What made you decide to cut prices on Pentium 4 in April? Was it a
specific incident? Or was there a consensus inside Intel that price cuts
were needed to get the chip moving?
We cut the prices on every product every quarter. The April move was very consistent with that. The more interesting view of that is what we talked about in the (second-quarter earnings) analyst call where we talked about being even more aggressive with Pentium 4 throughout the rest of this year to essentially drive it into the mainstream.
So were those price cuts way overblown?
I do believe that the moves we made were a significant acceleration versus our prior trends. We are going to push the Pentium 4 to transition from the Pentium IIII, and we're driving the P4 down to mainstream price points from $800 on up. That was driven by three things: the health of the product, overall capacity and the introduction of the 845 chipset ahead of schedule.
Does the state of the PC market worry you at all? Analysts say that
the majority of PCs are being purchased at prices that range from $800
to $1200 and that there is little activity at prices above $1500. Does
this mean that Intel will have to permanently change its processor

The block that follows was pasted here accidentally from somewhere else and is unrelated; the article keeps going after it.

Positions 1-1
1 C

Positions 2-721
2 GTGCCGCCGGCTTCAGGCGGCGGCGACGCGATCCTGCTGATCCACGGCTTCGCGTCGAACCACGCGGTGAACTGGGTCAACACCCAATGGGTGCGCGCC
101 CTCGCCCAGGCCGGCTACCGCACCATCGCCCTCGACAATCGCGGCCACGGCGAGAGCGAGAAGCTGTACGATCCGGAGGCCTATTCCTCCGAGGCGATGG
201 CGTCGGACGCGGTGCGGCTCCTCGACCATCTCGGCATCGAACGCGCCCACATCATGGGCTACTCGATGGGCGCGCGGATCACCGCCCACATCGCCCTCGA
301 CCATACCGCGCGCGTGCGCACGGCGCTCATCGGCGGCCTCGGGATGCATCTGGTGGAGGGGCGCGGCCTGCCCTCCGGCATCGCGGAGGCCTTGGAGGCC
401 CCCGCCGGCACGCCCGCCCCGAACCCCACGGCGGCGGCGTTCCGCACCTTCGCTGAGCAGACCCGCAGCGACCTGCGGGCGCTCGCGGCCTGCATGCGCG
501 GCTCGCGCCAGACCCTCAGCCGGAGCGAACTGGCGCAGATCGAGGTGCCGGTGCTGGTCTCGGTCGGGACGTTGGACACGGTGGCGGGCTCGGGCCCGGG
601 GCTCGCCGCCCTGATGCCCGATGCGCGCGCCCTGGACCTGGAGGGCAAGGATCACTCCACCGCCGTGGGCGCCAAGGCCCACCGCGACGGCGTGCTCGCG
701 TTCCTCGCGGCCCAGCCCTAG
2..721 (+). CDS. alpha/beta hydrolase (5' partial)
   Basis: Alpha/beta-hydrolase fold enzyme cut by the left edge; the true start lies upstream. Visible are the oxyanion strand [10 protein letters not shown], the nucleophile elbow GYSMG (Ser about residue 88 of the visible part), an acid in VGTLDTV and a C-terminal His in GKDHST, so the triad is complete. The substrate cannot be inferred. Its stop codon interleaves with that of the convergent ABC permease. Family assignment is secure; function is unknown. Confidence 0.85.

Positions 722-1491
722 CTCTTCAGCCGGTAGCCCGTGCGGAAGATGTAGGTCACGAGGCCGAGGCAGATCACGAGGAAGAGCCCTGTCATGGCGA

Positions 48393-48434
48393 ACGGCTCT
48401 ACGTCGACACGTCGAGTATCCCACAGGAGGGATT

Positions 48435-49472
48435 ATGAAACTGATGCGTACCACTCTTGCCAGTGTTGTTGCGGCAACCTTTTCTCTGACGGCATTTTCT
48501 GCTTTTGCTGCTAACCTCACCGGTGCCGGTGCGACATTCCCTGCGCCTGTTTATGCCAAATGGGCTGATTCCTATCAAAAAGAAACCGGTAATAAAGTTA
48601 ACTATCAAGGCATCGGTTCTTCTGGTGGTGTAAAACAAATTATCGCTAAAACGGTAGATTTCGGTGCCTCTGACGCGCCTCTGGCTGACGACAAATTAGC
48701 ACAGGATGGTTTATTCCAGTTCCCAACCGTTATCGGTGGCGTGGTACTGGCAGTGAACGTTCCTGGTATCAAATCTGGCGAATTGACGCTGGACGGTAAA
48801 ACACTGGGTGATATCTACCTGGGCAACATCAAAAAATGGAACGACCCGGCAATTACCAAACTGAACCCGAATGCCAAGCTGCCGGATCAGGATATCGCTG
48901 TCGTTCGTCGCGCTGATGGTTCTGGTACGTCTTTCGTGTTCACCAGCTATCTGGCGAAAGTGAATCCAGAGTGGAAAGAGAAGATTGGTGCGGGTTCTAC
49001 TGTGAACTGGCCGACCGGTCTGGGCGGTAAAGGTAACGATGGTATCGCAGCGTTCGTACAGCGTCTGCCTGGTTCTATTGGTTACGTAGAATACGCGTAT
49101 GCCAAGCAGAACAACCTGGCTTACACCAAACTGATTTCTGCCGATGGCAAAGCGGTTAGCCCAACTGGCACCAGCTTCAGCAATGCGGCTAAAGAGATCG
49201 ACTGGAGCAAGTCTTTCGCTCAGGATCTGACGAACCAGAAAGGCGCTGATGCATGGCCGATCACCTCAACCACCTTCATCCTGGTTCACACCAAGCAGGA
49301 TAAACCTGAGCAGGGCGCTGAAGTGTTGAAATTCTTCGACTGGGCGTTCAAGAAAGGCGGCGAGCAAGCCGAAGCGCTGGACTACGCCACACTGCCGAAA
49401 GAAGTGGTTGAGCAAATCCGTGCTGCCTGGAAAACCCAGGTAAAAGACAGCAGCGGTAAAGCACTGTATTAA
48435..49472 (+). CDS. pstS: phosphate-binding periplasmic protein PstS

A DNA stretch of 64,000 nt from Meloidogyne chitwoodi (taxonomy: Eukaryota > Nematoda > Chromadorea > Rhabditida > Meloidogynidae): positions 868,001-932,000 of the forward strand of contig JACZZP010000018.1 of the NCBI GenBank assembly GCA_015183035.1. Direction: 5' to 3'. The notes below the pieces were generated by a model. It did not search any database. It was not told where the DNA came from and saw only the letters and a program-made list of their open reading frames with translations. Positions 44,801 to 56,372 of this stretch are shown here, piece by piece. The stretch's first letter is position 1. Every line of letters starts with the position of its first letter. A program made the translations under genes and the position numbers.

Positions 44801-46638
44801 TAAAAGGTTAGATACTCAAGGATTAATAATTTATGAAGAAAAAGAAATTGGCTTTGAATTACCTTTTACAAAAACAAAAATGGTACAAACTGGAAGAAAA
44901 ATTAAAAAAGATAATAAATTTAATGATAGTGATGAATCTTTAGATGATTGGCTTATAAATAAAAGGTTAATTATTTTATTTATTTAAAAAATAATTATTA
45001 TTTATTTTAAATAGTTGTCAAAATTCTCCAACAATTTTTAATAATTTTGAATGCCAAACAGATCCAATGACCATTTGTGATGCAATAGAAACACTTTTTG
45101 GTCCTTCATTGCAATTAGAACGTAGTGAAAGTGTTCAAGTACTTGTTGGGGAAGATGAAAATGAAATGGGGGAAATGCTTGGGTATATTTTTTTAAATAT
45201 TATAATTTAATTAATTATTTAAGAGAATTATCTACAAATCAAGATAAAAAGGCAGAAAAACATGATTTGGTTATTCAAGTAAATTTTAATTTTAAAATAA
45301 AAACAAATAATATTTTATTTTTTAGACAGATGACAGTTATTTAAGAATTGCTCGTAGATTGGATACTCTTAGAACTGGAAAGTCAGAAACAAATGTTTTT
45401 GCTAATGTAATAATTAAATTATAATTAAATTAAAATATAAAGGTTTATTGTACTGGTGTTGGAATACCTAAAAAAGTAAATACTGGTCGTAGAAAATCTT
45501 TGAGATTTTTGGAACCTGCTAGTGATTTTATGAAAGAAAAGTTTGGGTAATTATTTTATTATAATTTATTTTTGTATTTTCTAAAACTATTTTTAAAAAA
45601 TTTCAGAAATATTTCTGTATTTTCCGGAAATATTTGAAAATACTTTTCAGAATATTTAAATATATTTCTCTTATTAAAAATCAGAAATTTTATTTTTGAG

pricing structure to offer lower priced chips that fit into this band?
Or is this a function of the current market?
That's what Celeron was all about. When we introduced it, it was to satisfy prices under $1000 and now it?s under $800. I think there's a long-term kind of secular trend here, in terms of the electronics to become increasingly integrated and (manufacturers) to pass on the cost savings. Graphics, I think, is a very good example. Most of our chipsets include integrated graphics now. For the low-end PCs, the very function of integration takes $10 to $20 out of the bill of materials. That's happening in every element of the computer. There's no need to rethink pricing. Our entire business model is set up to displace our old products with our new products.
We all heard what you said during Intel's Q2 financial analyst
conference call: "We will do what we need to do to transition from the
Pentium III to the Pentium 4." What did you mean by that?
Our entire business model is predicated on displacing our older product line with newer products. We have been doing this as a company for over 30 years and in the PC arena for 20 years. We will use our design, marketing and manufacturing assets to make the transition from Pentium III to Pentium 4 happen as quickly as possible.
With price cuts in effect and the 845 chipset shipping relatively